Jordan food and the spirit of Med Pearls Slow Tourism


Food plays a major role in the Jordanian culture, as well as its social scene. From street food to fine-dining, Jordanian food is inherently traditional, using authentic cooking methods and recipes passed down from generation to generation, and incorporates local and regional ingredients and a multitude of fresh herbs and spices. Tasting Jordanian food is one of the best ways to experience the country and travel slow. This is why this article takes advantage of the knowledge of our Med Pearls Jordan partners to provide the insights on must-know foods for those travelers who want to travel slow.


The national dish of Jordan, which is traditional and authentically Jordanian. This dish which is often served on a large platter and is intended to be shared consists of cooked lamb which is prepared in a fermented yogurt sauce. The meat is then served over rice and sometimes bulgar  spiced with local herbs. There are many recipes and small nuances in the ingredients and ratios used, but one thing is certain, a visit to Jordan means eating Mansaf is a must.


Is another traditional dish served and consumed nation-wide. Maqluba, which literally translates to upside-down, is a dish that is very popular, and comes in a wide range of styles. The pot is prepared with rice,  and a variety of vegetables (potatoes, carrots, egg-plant and cauliflower) and meats (lamb or chicken) which are cooked together in a pot. Once ready, the pot is then flipped upside down, thus the name and sprinkled with roasted almonds or pine-seed prior to serving. Maqluba is hearty, filling and delicious, not to mention how appetizing it looks.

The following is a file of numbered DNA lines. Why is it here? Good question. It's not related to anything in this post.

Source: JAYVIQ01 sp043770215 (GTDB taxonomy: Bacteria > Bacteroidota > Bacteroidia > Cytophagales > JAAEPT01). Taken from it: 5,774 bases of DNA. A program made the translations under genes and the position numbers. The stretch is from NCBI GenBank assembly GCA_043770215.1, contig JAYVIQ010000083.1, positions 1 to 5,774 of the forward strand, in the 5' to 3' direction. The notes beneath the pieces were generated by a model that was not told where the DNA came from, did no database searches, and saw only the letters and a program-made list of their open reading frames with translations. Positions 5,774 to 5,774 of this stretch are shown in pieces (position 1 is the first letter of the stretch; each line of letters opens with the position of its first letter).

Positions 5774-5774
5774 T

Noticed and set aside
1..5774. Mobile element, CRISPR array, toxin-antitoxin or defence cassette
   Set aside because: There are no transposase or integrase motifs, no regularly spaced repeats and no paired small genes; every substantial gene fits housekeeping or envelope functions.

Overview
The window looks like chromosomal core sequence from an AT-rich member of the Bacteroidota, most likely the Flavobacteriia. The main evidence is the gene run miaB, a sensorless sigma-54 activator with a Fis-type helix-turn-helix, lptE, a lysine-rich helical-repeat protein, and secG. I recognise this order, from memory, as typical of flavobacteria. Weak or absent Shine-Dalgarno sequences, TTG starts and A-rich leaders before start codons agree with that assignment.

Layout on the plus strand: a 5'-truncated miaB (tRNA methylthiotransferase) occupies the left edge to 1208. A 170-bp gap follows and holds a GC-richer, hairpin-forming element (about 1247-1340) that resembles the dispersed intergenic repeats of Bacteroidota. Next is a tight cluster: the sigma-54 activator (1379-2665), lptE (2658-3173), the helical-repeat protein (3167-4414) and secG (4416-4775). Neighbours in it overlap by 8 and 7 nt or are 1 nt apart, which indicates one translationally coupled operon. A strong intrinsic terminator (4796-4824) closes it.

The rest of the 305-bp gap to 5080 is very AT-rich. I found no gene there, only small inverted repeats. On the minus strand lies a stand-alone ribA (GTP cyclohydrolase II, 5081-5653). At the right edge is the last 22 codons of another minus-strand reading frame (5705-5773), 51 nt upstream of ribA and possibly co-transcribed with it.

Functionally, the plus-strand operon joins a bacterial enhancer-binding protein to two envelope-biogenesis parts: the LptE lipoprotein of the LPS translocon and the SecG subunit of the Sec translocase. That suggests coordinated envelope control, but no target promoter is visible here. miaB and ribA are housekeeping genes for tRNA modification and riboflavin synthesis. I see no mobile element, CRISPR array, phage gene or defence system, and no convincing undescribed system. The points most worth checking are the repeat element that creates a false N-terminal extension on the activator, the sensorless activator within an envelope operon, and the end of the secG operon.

Is a traditionally Bedouin dish, and refers to a meal that is prepared underground for hours. This technique is unique whereby meat (usually lamb) and vegetables like tomatoes, carrots and onions are wrapped together, and placed in a hole in the ground which is dedicated for cooking. The hole is then filled with hot coals and covered with sand, and blankets are laid over the top to further trap the heat. Hours later, the entire mix of meat and vegetables is taken from the earth and served together. The meat is juicy, tender and flavorful, infused with the essence of the vegetables and the smoke. This technique is utilized in the desert, is deeply connected to the Bedouin way of life, and is by far a great way to enjoy a meal in the desert of Wadi Rum.
Galayet Bandora

Often hot and spicy, this delicious dish is inherently Jordanian, and widely popular, despite its modest ingredients: tomatoes, hot peppers, onions seasoned with salt and olive oil. In fact, Galayet Bandora is a popular dish present in Levantine cooking  especially since the ingredients are both regional, easy to access and affordable. This dish is also easily eaten with many other dishes and pairs easily with other main dishes as well as the mezze. Galayet Bandora is best enjoyed with fresh bread or pita and topped with toasted pine nuts and fresh herbs.

This is an old Jordanian-oriented dish, eaten mostly by people in North Jordan. Some Jordanians might not even recognize it, nonetheless, it is a traditional Jordanian dish deeply rooted to the country life. Makmoura, meaning buried, and is exactly what it sounds like. Boiled chicken and onions are buried under a thick blanket of dough and cooked in the oven until well-done. It is later served in triangle pieces, exactly like cake.

No meal is complete without something sweet to wash it all down. And here are but a few of the local Jordanian deserts, which are served following the meals:

  • Baklava: A popular dessert, Baklava is a  filo-pastry filled with nuts, and drenched in a honey-based syrup.
  • Kanafa: This is also a special kind of pastry filled with nuts or goats’ cheese.
  • Ataif: This dish is traditionally eaten during Ramadan and consists of small fried pancake-like pastries filled with nuts or cheese, and soaked in a sugar-based sauce.
  • Mohallabiya: This is a milk-based pudding perfumed with rose water or orange blossom water, and decorated with whatever crushed nuts are available.

If you try any of them let us know! Below our social media so you can tell us!


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